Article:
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A famous art dealer on the Atlantic City Boardwalk said everybody has one good painting inside him. I think everybody’s got at least one good philosophical message inside him. My father’s leapt out shortly after the Japanese attack on Pearl Harbor.

I was in short pants and speaking soprano, but I dashed into his room waving the morning paper and yelled, “Daddy! Great news! We sank one of their ships and killed 2,000 of those …” At that point my father interrupted me.

“I understand what you mean, Son,” he said. “I understand what you mean. But it’s never good news when people die.”

Therefore, had I been on the air when word of bin Laden’s rightful execution came across, I could never have aped the anchorman who screamed, “Bin Laden is dead! Bin Laden is dead! Hooray! This is the happiest moment of my career!”

Satisfaction, yes. Deep satisfaction, yes. But jubilation? The American crowds got it right. The growing horde of happy Americans who gathered in front of the White House at midnight were shouting, “USA! USA!” celebrating the life of the just, not the death of the wretched.

This is the first big one we ever got. Hitler was thought to have died in his bunker, but for years there was really no confirmation. Stalin, like a successful Mafia don, died in bed. Mussolini had been reduced to a historical hiccup by the time Italian partisans strung him upside-down in a gas station in northern Italy. Even Idi Amin lived out his exile in Saudi Arabia.

The operation, however, was not the first big one the good guys ever pulled off. The rescue of the hostages by Israeli commandos at Uganda’s Entebbe Airport, the abduction of top-Nazi exterminator Adolf Eichmann in Argentina, the rescue of American POWs held by the Japanese at Cabanatuan and the 11 Norwegian underground fighters who destroyed Hitler’s dream of a nuclear bomb by blowing up a heavy-water plant in Rjukan, Norway, are some headlines that come to mind.

The obliteration of Osama bin Laden, however, is here, now, and bristling with happy implications. Count the hours since the May 1 announcement of bin Laden’s demise. Every one that goes by without an al-Qaida reprisal signals a more impressive victory. An American harpoon has punctured the bin Laden balloon of hot, hateful air. Remember bin Laden’s smug analysis that “People flock to get behind the strong horse; not the weak horse!” At that moment, America was the weak horse. I don’t expect bin Laden’s followers to understand concepts like “peace,” “Love thy neighbor,” “Treat thy prisoner humanely!” or anything that morally complex.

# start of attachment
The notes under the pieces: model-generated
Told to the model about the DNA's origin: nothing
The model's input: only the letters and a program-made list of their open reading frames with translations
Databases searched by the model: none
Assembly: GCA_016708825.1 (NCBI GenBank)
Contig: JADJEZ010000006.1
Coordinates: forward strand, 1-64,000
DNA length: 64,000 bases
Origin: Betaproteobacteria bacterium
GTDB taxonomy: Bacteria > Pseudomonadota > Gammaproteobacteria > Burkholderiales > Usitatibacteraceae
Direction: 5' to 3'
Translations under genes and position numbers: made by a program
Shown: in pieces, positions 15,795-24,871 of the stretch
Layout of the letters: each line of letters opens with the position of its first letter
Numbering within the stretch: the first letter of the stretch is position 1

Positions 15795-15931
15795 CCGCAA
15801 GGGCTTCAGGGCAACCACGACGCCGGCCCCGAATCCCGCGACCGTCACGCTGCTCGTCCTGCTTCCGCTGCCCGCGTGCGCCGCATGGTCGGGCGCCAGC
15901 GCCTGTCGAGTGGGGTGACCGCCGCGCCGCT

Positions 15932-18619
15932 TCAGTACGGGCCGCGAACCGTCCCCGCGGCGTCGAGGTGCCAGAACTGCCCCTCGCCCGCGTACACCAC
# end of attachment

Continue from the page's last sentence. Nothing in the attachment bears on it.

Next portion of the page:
I do expect them to understand this: Weak horses can’t kill strong horses. Strong horses can kill weak horses.

Already the Navy SEAL success has given two of Israel’s nearest enemies their first lovers’ quarrel. Hamas considers bin Laden a martyred hero. Their brand new “partner,” Fatah, considers him a despicable terrorist. It seems like just yesterday experts were asking how long the unity of that pair would last.

Pakistan knew where Osama was as surely as Claude Rains knew there was gambling in Rick’s place in Casablanca. My advice? Put the bony finger of indignation in your pocket. We’ve known all along Pakistan was ambivalent at best; possibly a terrorist sympathizer. If Pakistan can live with our blazing violation of their sovereignty, we’ll live with their duplicity. Why turn a false friend into a true enemy, nuclear arsenal and all?

Some of my best friends are vexed that a president they dread and fear will get credit for this super-coup. Two suggestions: Jewish scripture teaches “When the fox has his day, bow down to him!” Having bowed, stand up straight again. Eisenhower, Reagan, George W. Bush would have “gotten credit” for getting bin Laden. Obama is non-military, anti-military and at such pains to placate Islam he bows to the king of Arabia and doesn’t wear bling during Ramadan. I don’t see a big pro-Obama bounce in the polls; certainly nothing a further rise in gas prices can’t erase.

During the Bush 1–Dukakis campaign, Bush was accused of having sneaked away during the first Reagan campaign to Iran to make a deal with the ayatollahs not to release our embassy hostages until after the election, to increase Reagan’s chances. The accusation fell apart when the accusers couldn’t name a date. All their credibility drained through that hole. Does anybody else feel shaky at the “holes” we’re presenting? Here bin Laden was promptly buried at sea. And photos are far from forthcoming! The Southerner might allege, “They’re hanging out the red lights and ain’t got no girls inside!”

Don’t expect many details. Gen. “Wild-Bill” Donovan, legendary founder of the wartime Office of Strategic Services, which later became the CIA, was begged by a Washington society lady to agree to accept her group’s “Man of the Year” award for doing such a good job with America’s intelligence.

He turned her down, saying, “Thank you, ma’am, but if you know enough about the job I’ve done to know it’s a good job, then it’s a bad job.”

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